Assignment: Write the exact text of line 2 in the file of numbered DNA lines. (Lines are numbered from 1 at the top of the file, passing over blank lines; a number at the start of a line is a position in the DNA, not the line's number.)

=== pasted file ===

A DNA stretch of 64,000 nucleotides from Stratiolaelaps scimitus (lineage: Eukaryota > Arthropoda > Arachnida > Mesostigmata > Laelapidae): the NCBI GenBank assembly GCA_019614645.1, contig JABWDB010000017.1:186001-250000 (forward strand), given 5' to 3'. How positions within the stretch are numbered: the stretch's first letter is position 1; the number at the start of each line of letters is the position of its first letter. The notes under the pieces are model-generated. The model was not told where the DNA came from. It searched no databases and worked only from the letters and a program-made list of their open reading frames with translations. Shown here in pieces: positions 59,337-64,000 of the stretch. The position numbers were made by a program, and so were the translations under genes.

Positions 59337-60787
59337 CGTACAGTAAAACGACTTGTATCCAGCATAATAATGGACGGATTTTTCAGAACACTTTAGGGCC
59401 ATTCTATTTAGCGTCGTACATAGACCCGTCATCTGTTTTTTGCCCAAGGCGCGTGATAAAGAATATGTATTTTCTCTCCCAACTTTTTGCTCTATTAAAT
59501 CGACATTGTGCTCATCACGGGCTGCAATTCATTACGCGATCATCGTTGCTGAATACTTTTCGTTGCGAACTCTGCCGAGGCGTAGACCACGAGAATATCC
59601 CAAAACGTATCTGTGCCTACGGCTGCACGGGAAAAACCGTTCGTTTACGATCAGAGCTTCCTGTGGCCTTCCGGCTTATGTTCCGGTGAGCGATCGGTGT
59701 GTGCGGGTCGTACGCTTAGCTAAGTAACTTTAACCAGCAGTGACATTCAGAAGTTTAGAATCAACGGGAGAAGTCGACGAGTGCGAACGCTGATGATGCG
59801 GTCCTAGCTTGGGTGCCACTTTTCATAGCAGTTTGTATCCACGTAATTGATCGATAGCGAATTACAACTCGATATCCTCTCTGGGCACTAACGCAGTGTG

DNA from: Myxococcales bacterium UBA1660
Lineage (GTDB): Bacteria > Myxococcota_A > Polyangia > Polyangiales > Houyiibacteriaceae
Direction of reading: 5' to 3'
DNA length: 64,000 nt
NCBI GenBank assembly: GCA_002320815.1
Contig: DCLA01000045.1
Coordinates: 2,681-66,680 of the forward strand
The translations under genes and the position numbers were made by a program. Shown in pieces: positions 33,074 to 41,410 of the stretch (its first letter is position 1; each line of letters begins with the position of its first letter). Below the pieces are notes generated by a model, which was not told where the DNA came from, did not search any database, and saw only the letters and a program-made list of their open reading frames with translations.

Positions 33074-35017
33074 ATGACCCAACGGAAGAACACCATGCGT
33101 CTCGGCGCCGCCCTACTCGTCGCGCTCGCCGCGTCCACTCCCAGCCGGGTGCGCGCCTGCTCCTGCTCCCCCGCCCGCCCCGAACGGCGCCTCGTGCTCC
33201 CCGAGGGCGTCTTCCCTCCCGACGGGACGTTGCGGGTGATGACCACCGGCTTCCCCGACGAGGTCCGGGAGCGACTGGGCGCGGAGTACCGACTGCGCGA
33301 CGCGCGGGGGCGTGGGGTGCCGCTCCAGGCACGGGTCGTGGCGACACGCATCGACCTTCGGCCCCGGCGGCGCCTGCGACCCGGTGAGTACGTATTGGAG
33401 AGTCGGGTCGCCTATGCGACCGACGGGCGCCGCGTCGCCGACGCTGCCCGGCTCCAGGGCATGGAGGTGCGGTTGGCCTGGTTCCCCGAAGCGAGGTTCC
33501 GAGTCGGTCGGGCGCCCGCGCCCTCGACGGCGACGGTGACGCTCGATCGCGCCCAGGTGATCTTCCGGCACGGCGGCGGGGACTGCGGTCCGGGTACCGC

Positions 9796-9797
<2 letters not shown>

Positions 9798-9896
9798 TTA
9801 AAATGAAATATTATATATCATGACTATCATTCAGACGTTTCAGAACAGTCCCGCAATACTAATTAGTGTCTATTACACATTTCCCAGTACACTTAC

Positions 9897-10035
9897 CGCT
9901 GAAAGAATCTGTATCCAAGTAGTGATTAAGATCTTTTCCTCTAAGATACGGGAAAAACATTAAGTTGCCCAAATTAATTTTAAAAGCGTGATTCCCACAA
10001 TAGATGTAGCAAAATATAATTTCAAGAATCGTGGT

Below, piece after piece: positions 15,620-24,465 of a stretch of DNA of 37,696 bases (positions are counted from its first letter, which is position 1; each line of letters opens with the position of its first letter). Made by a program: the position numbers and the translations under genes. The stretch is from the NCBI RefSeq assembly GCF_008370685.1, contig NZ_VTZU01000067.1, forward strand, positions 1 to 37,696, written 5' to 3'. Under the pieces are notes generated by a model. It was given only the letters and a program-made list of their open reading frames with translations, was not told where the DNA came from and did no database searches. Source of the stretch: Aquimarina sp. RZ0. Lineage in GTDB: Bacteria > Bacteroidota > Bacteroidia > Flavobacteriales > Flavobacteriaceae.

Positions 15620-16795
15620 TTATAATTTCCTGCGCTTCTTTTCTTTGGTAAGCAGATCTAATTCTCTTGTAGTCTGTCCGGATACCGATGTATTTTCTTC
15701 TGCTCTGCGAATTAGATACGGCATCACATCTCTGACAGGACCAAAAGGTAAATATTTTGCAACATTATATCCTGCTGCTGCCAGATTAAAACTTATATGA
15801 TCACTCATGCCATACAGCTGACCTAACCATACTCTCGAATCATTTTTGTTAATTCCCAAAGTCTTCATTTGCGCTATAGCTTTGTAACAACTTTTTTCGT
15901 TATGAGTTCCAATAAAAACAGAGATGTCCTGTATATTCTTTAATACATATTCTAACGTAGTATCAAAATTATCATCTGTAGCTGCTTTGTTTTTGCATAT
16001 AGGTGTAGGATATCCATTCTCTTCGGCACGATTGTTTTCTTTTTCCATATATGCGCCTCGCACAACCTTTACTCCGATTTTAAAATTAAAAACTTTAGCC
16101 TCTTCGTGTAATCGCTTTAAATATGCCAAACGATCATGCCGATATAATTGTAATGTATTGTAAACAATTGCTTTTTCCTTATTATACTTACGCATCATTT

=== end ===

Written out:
Positions 59337-60787